is the one of the two most common angelica species in coastal areas, generally found below 400 feet elevation (the other is angelica lucida
). Leaves are divided several times into somewhat irregularly shaped leaflets, variable in some characteristics; they may be pointed or rounded at the tip, lanceolate or oblong in shape, and have small or large teeth along the edges. Leaves are quite thick; they are colored light green on top and whitish-green underneath, due to a fine covering of tomentose hairs, also found on the leaf stems, stalk and flower pedicels.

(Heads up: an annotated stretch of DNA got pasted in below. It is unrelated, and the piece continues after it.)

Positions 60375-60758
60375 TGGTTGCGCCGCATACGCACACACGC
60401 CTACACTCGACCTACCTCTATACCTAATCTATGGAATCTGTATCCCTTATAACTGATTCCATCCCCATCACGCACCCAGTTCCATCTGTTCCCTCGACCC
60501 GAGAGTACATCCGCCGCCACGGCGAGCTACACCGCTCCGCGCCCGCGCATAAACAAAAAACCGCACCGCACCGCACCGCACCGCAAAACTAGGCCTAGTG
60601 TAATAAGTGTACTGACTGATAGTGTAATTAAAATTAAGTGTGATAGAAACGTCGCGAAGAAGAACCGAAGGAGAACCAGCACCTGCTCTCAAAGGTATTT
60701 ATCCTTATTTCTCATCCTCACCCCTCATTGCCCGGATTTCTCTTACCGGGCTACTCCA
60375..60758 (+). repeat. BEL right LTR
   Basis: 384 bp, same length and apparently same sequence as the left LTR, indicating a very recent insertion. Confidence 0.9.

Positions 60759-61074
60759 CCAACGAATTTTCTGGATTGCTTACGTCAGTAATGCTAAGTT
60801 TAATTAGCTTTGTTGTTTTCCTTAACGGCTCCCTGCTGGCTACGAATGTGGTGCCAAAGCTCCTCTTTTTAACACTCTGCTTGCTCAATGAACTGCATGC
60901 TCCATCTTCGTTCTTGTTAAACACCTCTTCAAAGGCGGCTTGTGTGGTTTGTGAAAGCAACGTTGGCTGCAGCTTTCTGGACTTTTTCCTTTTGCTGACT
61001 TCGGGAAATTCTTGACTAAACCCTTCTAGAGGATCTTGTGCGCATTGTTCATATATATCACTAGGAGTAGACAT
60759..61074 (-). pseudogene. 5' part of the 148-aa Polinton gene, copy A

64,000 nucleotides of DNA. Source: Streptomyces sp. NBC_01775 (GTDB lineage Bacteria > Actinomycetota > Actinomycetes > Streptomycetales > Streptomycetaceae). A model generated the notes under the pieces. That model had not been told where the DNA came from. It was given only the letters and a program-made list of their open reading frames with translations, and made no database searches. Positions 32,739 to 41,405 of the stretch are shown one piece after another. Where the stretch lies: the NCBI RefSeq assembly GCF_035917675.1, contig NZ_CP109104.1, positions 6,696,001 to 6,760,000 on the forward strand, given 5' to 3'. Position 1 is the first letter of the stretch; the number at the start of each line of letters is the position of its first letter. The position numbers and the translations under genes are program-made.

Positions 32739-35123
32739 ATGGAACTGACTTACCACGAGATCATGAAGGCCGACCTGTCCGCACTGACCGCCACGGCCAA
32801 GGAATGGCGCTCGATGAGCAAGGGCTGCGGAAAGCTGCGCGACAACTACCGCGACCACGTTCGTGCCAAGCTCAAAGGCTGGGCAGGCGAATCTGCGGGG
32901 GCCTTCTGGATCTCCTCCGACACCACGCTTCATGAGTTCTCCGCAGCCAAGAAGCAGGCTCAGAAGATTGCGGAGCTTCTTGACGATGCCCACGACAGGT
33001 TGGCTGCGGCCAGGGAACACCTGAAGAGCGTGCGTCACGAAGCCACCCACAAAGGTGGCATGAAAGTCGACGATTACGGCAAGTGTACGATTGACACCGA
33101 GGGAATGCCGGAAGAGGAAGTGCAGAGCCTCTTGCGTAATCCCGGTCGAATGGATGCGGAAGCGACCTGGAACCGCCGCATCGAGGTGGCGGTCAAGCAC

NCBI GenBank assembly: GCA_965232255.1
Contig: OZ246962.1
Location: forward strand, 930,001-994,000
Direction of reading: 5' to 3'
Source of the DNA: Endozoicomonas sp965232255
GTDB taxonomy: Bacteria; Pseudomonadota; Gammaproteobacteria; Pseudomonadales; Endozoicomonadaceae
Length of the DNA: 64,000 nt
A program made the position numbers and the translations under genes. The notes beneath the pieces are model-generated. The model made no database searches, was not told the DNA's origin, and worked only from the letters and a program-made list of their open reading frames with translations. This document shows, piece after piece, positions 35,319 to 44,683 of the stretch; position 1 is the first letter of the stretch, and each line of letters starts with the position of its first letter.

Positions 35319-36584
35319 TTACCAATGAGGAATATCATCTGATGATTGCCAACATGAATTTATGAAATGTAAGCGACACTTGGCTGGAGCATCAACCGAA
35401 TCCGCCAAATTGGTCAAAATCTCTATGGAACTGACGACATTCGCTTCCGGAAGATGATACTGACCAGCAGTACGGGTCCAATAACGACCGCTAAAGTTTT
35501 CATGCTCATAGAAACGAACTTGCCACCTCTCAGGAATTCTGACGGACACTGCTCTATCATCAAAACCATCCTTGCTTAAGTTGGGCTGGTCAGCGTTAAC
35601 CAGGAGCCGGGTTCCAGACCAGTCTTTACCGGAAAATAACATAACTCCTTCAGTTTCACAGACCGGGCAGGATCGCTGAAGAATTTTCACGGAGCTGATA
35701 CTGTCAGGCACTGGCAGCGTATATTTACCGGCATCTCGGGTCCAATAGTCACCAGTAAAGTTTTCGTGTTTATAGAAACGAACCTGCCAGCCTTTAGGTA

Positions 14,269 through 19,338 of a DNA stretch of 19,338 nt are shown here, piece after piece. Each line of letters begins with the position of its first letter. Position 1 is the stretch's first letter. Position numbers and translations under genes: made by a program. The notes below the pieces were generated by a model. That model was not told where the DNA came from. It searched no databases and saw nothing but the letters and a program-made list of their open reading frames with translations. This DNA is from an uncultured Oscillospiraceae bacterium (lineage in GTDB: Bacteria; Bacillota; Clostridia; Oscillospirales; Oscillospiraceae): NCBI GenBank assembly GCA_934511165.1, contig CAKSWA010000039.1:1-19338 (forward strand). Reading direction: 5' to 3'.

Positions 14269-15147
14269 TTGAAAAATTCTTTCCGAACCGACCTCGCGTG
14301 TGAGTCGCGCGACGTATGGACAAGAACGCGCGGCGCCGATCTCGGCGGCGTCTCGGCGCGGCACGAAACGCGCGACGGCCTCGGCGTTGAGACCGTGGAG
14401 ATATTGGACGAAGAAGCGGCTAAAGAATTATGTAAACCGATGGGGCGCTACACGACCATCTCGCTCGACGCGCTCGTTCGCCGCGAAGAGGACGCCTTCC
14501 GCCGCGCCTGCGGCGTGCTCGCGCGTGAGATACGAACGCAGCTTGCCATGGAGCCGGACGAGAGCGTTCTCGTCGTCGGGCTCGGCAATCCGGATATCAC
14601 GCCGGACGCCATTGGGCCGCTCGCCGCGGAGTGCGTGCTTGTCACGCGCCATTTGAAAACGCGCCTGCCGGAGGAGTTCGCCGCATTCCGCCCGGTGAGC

The inflorescence is a compound umbel typical of the carrot family; formed of between 20 and 65 umbellets each terminating in a tight, spherical cluster of five-petaled white flowers, which have protruding stamens when mature. The umbellets may remain separate, or merge to give the appearance of a single large cluster. Flowers become purplish as they wither.